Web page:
Abdul Gani

KAMAKHYA NARAYAN SINGH has built a compelling narrative around sanitation.

Born and brought up in Guwahati, Kamakhya Narayan Singh has toured the world to tell the stories of life, travel and culture over the years. Though he has never been to a film school, Singh knows his craft of storytelling pretty well. His first feature film as a director is Bhor (Dawn) – based in rural Bihar and is about sanitisation and women empowerment. Now it’s out in the digital streaming platform MX player.

Though several attempts have been made to raise the issue on screen, Singh has kept it as real as it can be. The film revolves around Budhni, a girl from the Musahar community in Bihar who dreams of pursuing her education despite being married off, and how she fights all odds to build a toilet in her house. The film has an ensemble cast of Nalneesh Neel, Devesh Rajan, Saveri Sree Gaur and Punya Prasun Bajpai. Bhor is produced by A.K. Singh of Gyanesh Films and is helmed by Kamakhya Narayan Singh.

During a conversation, Singh shared his experience with The Assam Tribune.

Why did you want to make a film on sanitisation?

For the last eight to nine months, the government has been discussing sanitisation. Even before the BJP came to power, the Congress Government kept on talking about building toilets. And when the Modi Government came in, they started a movement out of it.

And I personally wondered how the last man in the country would take on the toilet when it reaches his house. And I feel the Musahars are the last people… as development has not yet reached them. So, I wanted to build a narrative around that. And also, I think, we have stopped making films on rural India in the last ten years, at least in mainstream Bollywood. That’s why I wanted to do this.

You have been able to narrate the story in such a way – it’s so real, like a documentary. How has your experience been during the making of the film?

As a documentary filmmaker, I wanted my characters, set and everything to look as real as possible. We tried our best to do it, though it was a little difficult. I have chosen a subject about the lives of the Musahars… about a girl living in a rural community.

Creating a set was difficult in such conditions. So, we went to the village and shot in the real houses. And when we were working on the costumes, I felt that it should be realistic. My costume designers from Bombay wanted to make the clothes look worn-out, so they wanted to dip them in tea water. But I decided otherwise and started borrowing clothes from the villagers. It took me around 15 to 20 days to convince the villagers. It was also difficult to convince the actors, especially the known faces to stay with me for two months. So, most of them are newcomers. Though it was tough, it was satisfying at the same time.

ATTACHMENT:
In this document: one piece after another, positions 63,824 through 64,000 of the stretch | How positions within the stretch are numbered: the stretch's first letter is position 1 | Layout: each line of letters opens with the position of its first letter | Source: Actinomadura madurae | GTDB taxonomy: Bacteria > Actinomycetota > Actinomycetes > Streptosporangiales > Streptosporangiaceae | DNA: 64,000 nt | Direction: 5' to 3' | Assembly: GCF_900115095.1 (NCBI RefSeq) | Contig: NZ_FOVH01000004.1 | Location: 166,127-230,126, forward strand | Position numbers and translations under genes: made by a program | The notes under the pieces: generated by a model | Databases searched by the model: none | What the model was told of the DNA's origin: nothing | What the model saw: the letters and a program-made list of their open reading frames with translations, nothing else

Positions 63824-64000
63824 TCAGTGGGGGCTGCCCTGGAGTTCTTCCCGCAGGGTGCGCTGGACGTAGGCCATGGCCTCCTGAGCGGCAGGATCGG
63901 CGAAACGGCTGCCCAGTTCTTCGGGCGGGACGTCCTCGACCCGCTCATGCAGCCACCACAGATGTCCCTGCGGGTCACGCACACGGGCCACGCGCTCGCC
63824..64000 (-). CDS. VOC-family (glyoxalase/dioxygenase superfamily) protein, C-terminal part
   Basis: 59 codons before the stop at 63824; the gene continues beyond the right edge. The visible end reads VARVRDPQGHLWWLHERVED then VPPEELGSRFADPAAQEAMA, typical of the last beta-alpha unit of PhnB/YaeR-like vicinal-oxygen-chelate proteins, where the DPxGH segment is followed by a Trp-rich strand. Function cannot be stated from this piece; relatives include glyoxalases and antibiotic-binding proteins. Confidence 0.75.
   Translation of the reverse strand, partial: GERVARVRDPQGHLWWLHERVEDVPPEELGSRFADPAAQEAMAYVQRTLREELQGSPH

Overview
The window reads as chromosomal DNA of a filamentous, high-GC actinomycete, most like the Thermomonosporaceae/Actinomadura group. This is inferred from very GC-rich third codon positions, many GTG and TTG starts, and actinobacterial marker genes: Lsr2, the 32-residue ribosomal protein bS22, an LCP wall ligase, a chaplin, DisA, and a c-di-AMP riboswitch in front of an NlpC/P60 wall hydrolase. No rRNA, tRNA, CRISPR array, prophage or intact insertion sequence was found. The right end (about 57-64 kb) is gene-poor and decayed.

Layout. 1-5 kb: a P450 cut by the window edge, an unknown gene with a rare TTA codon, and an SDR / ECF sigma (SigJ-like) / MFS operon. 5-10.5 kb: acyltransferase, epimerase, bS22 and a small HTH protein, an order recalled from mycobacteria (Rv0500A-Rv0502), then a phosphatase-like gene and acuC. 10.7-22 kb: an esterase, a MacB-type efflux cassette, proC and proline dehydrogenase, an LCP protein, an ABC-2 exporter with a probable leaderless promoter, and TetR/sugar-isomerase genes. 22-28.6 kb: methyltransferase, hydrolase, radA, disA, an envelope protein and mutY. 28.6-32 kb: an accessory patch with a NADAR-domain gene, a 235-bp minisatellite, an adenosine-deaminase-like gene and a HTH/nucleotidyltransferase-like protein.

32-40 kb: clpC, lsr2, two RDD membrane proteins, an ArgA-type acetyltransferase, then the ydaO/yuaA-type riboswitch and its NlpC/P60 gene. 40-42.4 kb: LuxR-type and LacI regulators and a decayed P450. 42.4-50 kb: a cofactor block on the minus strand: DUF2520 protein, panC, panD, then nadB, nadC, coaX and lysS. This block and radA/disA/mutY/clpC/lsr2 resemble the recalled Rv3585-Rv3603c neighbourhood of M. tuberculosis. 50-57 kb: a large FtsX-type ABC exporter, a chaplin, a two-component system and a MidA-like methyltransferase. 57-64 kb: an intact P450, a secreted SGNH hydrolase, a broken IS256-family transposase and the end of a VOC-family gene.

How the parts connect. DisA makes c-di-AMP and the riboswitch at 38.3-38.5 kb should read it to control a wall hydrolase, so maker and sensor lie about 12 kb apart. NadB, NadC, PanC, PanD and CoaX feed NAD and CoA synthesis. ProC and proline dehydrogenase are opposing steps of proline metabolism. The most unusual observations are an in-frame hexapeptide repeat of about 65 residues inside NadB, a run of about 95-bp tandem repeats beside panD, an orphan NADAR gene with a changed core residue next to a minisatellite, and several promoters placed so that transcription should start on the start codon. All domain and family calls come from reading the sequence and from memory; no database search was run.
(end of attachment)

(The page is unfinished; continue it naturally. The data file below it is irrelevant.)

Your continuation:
You said you did a two-month workshop there to get it as real as it can be. How was the support and association of the locals? Do the people realise the importance of the issue?

We went to the village with the whole unit of new actors. Initially, it took us at least two weeks’ time and once they were convinced, they were very cooperative. They left their houses for the entire day so that our actors could use them.

They would teach us the local dialect and how to work in the field or tend to the animals. This film would not have been possible without the help of the locals.

Unfortunately, however, open defecation is still going on among the Musahar communities in the villages where we shot the film. The government has set up some toilets but the villagers are not using these.

So, sensitisation and awareness is also important at the same time. I think my film will help in this regard.

It has travelled to some prestigious festivals across the globe, including the Cairo International Film Festival, International Film Festival of India (IFFI), Indo-Berlin Film Week and the Melbourne India Film Festival? How has it been received by the critics and the viewers in general?

Wherever the film has gone, I have received a standing ovation. The critics have spoken highly about it. In most places, the film has been screened twice on the demand of viewers.

As a first-time filmmaker, you tend to get nervous but when you go to the festivals and get this kind of response, your confidence level goes high. And then you get the confidence and courage to go for the release of the film.

Did you get an opportunity to screen the film in Bihar? If yes, how was the experience?

It was screened at the Jagran Film Festival in Patna but I couldn’t be there. Later, it was screened at the Azamgarh Film Festival in eastern Uttar Pradesh, which is a neighbouring area of Bihar where the film is based.

We got a standing ovation there and we had an interactive session which went on for more than an hour. I still get messages from these people. It’s a huge feeling when people can relate to the idea you are trying to put across.

Tell us about your initial days in Assam.

I was born and brought up in Guwahati. The environment and the senses through which I grew up helped in shaping me as an artist. Figures like Bishnu Prasad Rabha, Jyotiprasad Agarwala or Bhupen Hazarika – have influenced my work. Since childhood, in Assamese society, you are taught art and culture. That remained with me wherever I went. I may be in Delhi or Bombay but that essence of Assamese culture remained and grew stronger.